Hands down, the most unintentionally funny of the alarmist stories about remote work must be the June “news” articles warning that by 2100, teleworking would result in a generation of obese, hunchbacked, prematurely aged people with swollen eyes, their hands permanently stuck in clawing gestures from using a mouse.
Lest you worry that your great-great-grandchildren will evolve into Microsoft-proficient C.H.U.D.s, it’s probably good to note that these stories, trumpeted by tabloids like the New York Post, were the result of a 3D model produced by a U.K. office furniture manufacturer, Furniture at Work. Their solution? Ergonomic office furniture!
While there’s plenty to pick apart here — why does using a mouse at home versus an office result in clawed hands? — these stories are typical of pushback to fast-moving social and technological changes. As reported by Virginia Business Associate Editor Courtney Mabeus-Brown in our September cover story, remote and hybrid work models expedited by the pandemic are here to stay, but the effects of that — from vacant office space, empty downtown districts and less convention travel to potential impacts on company culture or employee mental health — are resulting in a transition that’s not easy for every person or industry.
Pivotal changes also can result in strong emotional responses that aren’t always based on facts. Take, for example, reports that an Amazon.com senior vice president, Mike Hopkins, spoke in favor of in-office work during a July company meeting by saying, “I don’t have data to back it up, but I know it’s better.”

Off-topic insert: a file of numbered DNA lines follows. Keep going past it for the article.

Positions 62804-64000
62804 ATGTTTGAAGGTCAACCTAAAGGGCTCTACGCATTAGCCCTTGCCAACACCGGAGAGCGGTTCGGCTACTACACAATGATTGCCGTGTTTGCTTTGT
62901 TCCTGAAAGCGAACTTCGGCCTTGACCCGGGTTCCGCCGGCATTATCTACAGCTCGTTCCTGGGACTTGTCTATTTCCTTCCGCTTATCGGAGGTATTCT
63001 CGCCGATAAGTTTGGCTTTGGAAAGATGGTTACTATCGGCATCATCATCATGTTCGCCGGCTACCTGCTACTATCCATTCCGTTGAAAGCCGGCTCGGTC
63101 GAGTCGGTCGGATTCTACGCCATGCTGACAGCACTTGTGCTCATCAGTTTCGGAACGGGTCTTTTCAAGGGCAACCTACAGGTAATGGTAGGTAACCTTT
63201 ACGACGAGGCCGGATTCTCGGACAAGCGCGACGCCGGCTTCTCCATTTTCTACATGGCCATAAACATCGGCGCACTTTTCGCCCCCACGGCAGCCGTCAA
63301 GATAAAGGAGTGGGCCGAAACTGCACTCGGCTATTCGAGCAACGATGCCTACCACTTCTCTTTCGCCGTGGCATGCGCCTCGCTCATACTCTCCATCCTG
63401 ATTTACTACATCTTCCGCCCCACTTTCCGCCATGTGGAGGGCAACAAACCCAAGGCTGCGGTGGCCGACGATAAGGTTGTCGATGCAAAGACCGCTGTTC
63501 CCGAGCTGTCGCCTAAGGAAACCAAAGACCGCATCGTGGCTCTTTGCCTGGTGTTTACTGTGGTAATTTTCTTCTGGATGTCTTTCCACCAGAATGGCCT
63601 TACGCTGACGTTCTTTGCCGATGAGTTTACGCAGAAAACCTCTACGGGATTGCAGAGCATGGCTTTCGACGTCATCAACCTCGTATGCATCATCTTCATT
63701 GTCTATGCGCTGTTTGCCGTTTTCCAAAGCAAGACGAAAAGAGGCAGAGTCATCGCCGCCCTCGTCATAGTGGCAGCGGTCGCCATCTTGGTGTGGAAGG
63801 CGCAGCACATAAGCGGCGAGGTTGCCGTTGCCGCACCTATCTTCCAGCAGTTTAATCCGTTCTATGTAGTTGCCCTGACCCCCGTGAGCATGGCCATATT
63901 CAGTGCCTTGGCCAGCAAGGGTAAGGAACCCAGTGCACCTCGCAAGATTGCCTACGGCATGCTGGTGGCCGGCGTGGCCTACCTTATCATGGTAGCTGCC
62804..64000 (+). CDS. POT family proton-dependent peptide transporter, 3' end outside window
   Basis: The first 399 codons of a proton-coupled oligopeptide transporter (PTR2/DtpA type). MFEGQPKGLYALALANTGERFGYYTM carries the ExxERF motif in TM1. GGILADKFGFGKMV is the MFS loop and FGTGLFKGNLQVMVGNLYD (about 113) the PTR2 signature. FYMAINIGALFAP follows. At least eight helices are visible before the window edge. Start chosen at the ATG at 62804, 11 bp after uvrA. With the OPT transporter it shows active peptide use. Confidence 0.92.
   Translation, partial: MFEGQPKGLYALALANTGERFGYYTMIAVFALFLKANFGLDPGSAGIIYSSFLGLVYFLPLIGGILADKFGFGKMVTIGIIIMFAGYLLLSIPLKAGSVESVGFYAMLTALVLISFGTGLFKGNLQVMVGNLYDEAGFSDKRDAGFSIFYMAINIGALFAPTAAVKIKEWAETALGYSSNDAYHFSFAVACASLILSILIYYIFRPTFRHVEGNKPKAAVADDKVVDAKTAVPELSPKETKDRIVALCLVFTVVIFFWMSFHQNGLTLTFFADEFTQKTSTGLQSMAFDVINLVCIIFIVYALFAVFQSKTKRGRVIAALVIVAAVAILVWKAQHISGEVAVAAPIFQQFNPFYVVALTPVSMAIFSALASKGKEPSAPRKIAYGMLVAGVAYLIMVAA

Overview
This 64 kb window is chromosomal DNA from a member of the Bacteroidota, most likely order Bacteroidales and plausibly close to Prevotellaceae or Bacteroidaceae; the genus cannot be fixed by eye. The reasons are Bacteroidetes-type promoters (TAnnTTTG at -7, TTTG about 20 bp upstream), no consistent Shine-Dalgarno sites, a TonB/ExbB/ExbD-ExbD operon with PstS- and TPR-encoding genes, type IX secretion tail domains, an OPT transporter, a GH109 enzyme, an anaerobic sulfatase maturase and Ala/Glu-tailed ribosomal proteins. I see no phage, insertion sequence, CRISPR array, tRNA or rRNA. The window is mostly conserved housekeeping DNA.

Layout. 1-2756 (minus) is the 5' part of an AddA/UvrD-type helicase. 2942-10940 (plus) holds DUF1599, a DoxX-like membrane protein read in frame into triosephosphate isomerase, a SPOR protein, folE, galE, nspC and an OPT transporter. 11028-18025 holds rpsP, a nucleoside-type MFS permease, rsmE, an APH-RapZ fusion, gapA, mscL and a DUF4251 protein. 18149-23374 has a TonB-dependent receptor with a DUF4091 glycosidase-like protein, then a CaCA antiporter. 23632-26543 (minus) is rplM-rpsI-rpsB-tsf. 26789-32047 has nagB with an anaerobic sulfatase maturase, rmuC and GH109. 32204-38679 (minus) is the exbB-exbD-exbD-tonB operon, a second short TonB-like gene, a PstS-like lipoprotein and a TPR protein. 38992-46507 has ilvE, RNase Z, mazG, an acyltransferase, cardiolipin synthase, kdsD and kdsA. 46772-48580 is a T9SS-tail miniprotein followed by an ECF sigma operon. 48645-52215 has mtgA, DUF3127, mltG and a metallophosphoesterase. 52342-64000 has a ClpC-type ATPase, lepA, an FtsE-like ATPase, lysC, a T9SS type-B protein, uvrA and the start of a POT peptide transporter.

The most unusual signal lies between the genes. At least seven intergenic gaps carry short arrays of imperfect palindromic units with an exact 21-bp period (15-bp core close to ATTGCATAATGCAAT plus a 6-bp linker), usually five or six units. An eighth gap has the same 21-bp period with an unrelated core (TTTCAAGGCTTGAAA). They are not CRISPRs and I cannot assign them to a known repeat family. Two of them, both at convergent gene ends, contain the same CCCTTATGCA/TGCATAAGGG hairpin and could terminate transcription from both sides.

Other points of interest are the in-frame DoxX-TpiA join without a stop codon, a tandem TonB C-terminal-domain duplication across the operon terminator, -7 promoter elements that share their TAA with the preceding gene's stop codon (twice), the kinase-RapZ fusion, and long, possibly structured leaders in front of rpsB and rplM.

There are numerous, contradictory studies around remote work, and some are suspect, depending on whether the entity supporting the study has a dog in the fight, like Furniture at Work. But you can count on one thing: Coming generations will be increasingly comfortable working remotely via a host of digital platforms, and they will not accept that work must be limited to specific locations or even times.
Remote work is hardly a new concept; one of the first media depictions of it occurs in the 1984 film, “2010: The Year We Make Contact,” in which Roy Scheider’s character uses a portable computer while sitting on a beach. “2010” was based on the writings of sci-fi novelist and futurist Arthur C. Clarke, who in 1964 uncannily predicted the rise of remote work and its impacts, telling the BBC that he believed that by the 2010s, businesspeople “will no longer commute — they will communicate. They won’t have to travel for business anymore. They’ll only travel for pleasure.”
Change is difficult, but it’s inevitable. How we respond and adapt to it proves whether we’ll be viewed as forward thinkers or the last buggy whip makers on the block.
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Packaged with this month’s issue, you’ll find copies of our annual Virginia 500 issue, listing the commonwealth’s most successful and powerful leaders. In addition to being a handy reference to Virginia’s top power players by industry, it provides a fascinating look at the journeys executives take to success.
Also this month, keen-eyed readers may notice that we have begun eliminating most corporate designations (Inc., Corp., Co., etc.) from company names in our stories. Following the lead of The Wall Street Journal and other publications, Virginia Business’ editors have decided to make this change in favor of readability and streamlining copy. (There will be exceptions for clarity or when the suffix is an important element of a company’s identity.) It’s hoped this move will eliminate some of the “alphabet soup” that can make sentences clunky and unwieldy.